As appealing as this idea was, however, it presented some imposing problems: the difference in altitude between the summit level of the projected canal and the sea was 620 feet (189 meters); the hot, long summers would quickly evaporate the water in the canal, despite the numerous small springs and rivers in its proposed path; and these water sources could just as easily flood during the rainy season. Also, the terrain through which the canal would pass was hilly in some places and swampy in others making digging difficult, if not impossible. Finally a canal that could accommodate frigates and other deep-draft warships was deemed financially and technically impossible to build, thus dampening enthusiasm for the project.

Pierre Paul Riquet

While successive teams of engineers hired to survey the area were engaged in professional and political squabbles, one man was becoming obsessed with the idea. Pierre-Paul Riquet, the Baron of Bonrepos, was born in Béziers in 1604 into a modest family of Italian origin. He became a man of means by marrying well and through his position as the salt-tax collector for the Languedoc. Although Riquet was untrained in engineering his interest in the sciences and his extensive travels throughout the region made him aware of the difficulties posed by the lay of the land and the water supply. He made extensive surveys of the springs and rivers of the Montagne Noire and had a miniature canal built on his own property to study the problems of locks and feeder systems encountered by the builders of the Canal de Briare, which had linked the Loire and Seine Rivers in 1646.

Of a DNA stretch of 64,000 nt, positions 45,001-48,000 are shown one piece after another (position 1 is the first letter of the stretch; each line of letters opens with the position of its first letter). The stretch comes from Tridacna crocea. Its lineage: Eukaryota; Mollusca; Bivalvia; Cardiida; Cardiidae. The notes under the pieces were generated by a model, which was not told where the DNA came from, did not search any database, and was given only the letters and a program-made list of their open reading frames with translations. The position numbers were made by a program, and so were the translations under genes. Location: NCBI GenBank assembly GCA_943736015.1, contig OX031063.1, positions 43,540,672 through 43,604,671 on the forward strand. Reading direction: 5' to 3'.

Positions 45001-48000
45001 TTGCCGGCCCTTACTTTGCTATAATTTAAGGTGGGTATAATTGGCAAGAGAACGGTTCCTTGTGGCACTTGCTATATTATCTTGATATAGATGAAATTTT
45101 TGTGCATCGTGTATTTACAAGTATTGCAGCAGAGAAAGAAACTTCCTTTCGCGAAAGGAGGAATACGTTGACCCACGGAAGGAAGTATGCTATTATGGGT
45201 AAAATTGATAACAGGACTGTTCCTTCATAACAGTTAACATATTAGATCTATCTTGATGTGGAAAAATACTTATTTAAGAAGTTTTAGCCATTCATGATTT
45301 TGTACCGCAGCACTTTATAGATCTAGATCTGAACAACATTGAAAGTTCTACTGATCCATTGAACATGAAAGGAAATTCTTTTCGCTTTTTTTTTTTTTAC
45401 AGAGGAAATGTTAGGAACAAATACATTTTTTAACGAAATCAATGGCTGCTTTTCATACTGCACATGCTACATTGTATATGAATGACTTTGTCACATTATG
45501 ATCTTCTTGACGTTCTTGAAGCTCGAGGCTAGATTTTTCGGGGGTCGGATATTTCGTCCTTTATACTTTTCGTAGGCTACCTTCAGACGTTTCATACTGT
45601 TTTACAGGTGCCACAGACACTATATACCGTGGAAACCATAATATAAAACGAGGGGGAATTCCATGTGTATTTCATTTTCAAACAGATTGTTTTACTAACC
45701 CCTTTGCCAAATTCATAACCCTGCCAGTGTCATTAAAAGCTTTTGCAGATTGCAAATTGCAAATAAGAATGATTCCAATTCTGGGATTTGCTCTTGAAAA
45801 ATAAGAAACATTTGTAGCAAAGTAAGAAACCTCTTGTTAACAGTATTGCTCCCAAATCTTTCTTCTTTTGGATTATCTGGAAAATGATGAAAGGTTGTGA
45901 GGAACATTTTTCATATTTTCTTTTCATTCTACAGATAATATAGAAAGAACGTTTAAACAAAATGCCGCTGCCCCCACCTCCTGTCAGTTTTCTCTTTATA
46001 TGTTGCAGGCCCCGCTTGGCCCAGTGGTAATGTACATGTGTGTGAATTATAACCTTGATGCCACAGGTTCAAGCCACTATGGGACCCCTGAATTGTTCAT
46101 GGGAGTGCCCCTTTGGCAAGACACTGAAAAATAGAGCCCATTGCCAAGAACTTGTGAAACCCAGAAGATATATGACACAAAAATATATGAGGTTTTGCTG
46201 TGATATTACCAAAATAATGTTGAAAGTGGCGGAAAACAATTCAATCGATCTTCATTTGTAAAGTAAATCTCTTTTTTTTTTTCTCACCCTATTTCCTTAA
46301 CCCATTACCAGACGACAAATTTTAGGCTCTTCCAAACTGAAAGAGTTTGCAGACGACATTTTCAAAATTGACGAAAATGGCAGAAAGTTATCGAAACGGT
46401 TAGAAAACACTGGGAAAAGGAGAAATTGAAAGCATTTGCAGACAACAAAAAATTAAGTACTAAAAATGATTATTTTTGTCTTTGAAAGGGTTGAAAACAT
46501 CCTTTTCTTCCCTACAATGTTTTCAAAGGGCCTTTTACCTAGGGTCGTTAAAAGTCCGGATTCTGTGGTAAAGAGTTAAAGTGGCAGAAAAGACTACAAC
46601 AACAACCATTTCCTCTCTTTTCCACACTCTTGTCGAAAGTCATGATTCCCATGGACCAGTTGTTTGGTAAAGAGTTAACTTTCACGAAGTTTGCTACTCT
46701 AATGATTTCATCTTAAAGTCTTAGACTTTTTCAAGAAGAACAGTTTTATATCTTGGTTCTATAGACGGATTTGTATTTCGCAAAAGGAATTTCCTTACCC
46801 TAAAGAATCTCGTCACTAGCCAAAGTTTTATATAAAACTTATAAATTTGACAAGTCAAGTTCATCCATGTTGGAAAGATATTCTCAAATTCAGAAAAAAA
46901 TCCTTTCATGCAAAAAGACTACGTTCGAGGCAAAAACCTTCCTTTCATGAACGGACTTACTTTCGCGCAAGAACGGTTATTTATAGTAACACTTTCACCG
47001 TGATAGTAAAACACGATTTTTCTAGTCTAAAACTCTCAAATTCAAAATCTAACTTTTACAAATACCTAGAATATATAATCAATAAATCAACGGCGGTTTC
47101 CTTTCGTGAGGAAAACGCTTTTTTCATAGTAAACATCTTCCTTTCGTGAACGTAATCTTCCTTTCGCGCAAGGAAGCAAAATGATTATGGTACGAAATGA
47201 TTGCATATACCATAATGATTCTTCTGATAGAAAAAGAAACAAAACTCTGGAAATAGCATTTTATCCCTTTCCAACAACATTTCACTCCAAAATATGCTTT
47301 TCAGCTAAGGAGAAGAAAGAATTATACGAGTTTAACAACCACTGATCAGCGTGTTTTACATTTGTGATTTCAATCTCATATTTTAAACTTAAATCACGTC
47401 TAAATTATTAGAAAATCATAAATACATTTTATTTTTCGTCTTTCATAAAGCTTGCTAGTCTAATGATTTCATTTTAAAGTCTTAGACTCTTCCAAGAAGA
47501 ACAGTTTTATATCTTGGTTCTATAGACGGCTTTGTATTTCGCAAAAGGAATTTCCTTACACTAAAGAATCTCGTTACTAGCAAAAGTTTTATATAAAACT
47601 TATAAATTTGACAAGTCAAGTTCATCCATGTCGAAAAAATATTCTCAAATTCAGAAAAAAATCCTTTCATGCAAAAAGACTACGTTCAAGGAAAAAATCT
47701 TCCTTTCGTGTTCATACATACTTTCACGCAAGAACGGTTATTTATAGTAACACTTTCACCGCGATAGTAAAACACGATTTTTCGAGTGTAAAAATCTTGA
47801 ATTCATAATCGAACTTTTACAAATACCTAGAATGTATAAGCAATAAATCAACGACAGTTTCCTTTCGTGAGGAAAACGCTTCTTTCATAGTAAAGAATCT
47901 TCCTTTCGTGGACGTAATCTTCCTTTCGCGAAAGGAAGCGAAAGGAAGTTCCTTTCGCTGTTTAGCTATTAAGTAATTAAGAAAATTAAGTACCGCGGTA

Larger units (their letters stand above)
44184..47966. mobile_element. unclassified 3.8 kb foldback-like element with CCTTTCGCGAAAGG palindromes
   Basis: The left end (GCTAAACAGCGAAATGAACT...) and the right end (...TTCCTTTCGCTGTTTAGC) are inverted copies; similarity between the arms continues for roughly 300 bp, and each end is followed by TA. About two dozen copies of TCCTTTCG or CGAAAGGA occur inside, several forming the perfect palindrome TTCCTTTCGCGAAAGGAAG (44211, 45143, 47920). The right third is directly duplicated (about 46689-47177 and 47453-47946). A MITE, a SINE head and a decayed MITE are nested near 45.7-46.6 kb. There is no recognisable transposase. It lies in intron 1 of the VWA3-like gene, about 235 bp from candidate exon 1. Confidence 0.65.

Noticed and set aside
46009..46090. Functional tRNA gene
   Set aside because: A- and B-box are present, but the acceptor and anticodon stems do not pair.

In 1662, Riquet sent a complete and considered proposal to Louis XIV for whom he was already a military contractor. His timing could not have been better, for the King had recently solidified his holdings in southern France at the expense of Spain, Jean-Baptiste Colbert, the King's visionary minister, was looking for a project commensurate with his own grand designs for modernizing France's commercial communications. A royal commission was formed, and the Canal Royale du Languedoc (the Midi Canal) became an official state project, supported and financed by the crown.